Sad Christmas On Basswood Island
On Christmas Eve, 1893, a young mother lost her life in a blizzard on the ice of Lake Superior.
We don’t know too much about this woman, except for the events surrounding her death. We don’t even know her full name, since newspapers of the time referred to married women by their husband’s names: “Mrs. John Smith.”
What we do know is that she lived on Basswood Island, in the Apostles chain, with her husband and two small children. Her husband, Dan McCrea, was a quarryman- one of some thirty or so who worked on the island year-round. Originally from Canada, the family had lived on Basswood about a year. Most of the Bass Island Brownstone Company workers carried Irish names, and it’s a safe guess that Mrs. McCrea’s background was Irish as well.
Unidentified women at quarry
On the morning of December 24, 1893, Mrs. McCrea joined two of her neighbors from the little quarry village to walk across the ice to Bayfield. The goal of their trip: Christmas presents for the kids. But with Mr. McCrea at home to mind the children, the excursion must have been a welcome break in the island wife’s winter routine, too. Ever since the railroad came to Bayfield, the shops carried goods from all over; not only that, but there would be a chance to see some different faces and hear news from the outside world.
At three that afternoon, their shopping done, the trio started back toward Basswood. The trip should have gone quickly enough- it was only three miles- but the weather changed suddenly. A blinding blizzard enveloped the party, and they lost all trace of their route. Confused and pummeled by the blizzard, they wandered for hours on the frozen lake, getting nowhere. Finally, giving up hope of reaching the island, they scraped a makeshift shelter out of snow, then huddled on the ice to wait for a break in the storm.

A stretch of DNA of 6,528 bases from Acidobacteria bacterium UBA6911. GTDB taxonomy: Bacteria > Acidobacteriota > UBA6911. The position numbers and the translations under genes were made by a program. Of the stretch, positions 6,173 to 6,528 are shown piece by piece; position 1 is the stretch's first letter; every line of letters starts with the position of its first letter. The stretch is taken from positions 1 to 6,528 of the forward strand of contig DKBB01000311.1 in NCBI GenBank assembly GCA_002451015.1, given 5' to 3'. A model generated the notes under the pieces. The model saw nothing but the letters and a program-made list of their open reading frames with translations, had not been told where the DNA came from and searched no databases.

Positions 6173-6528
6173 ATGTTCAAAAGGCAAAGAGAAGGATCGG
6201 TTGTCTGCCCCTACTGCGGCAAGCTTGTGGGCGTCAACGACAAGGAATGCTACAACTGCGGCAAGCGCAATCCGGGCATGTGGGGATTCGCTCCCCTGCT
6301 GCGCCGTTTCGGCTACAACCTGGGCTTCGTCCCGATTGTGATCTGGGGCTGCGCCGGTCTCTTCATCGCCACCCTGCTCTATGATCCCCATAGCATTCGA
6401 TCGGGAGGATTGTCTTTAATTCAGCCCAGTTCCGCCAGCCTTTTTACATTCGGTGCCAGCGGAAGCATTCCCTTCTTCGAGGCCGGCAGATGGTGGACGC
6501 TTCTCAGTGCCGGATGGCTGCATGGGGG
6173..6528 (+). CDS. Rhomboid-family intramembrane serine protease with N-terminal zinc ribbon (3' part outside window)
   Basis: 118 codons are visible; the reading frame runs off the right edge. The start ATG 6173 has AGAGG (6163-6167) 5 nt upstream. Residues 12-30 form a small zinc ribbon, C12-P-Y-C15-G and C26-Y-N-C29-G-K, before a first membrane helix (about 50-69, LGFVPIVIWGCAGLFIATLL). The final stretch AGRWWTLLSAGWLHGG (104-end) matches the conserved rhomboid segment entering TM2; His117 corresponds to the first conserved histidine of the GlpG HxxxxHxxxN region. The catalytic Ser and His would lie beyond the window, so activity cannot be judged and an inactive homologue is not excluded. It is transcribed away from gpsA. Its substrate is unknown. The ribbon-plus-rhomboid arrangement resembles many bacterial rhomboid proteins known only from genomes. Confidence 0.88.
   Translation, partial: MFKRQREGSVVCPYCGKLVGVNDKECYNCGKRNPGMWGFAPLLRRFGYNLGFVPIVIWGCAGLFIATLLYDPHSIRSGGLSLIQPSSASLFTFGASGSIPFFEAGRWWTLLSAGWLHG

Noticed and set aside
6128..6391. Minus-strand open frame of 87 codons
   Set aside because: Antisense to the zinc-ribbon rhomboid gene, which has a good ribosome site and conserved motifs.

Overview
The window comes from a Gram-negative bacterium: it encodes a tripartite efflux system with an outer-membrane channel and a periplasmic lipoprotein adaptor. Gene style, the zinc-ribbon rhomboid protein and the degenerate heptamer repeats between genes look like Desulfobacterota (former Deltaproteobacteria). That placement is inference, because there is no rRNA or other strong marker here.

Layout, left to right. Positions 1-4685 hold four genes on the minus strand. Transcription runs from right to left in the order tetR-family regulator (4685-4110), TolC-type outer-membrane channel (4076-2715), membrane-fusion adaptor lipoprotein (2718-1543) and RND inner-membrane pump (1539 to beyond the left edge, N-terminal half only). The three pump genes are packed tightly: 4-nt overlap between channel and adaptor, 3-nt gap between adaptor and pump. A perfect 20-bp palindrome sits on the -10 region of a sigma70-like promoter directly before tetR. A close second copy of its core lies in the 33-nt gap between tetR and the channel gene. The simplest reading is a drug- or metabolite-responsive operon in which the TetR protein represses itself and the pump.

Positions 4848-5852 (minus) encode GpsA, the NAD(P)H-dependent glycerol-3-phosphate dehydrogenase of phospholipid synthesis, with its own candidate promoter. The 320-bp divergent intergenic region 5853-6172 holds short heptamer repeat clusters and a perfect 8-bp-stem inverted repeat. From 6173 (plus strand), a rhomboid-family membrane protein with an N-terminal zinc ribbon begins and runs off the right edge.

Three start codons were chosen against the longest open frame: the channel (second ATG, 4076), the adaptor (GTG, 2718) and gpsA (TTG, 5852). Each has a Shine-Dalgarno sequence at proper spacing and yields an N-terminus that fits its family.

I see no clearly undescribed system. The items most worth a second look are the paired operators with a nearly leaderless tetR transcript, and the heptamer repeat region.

Back at their cabin, Dan McCrea must have grown worried as darkness fell. Hours passed, and still no sign of his wife. He surely ached to go out and search for her, but could not leave the children. The older was just two, the baby only four months. Finally, taking a lantern and a compass, McCrea set out onto the lake.
Tragically, he missed the spot where his wife and neighbors waited. He walked all the way to Bayfield, hoping that he’d find her there, waiting out the storm. Receiving instead the unwelcome news that she’d left hours ago, he headed back toward the island. It was on the way back that McCrea found them. Cold and exhausted, the lost party was barely a mile from safety. His wife was in the worst condition of the three, too weak to walk. He picked her up and began carrying her homeward. Fate was cruel, though: before they reached Basswood’s shore, she died in his arms.
On the day after Christmas, Dan McCrea brought his wife to the mainland one last time. Leaving the baby with a neighbor, the widowed father and the two-year-old boarded a train, heading for a graveyard back home in Canada. Come spring they’d return, and Dan would get back to work.
If you live in the Midwest, there’s a good chance that your nearest Big City has an old courthouse, department store, or other public building made from Lake Superior brown sandstone. Next time you pass it by, take a moment and remember the men who worked in the quarries, cutting that stone, and the women and children who faced island life alongside them.
And if you ever spend a night at one of the National Park Service campsites on Basswood Island’s south end, look around in the brush and notice the low berms and shallow pits that still mark the foundations of the quarry workers’ cabins. Maybe some day the NPS will get around to marking these spots, but until such time, seek them out, and contemplate them with the reverence they merit.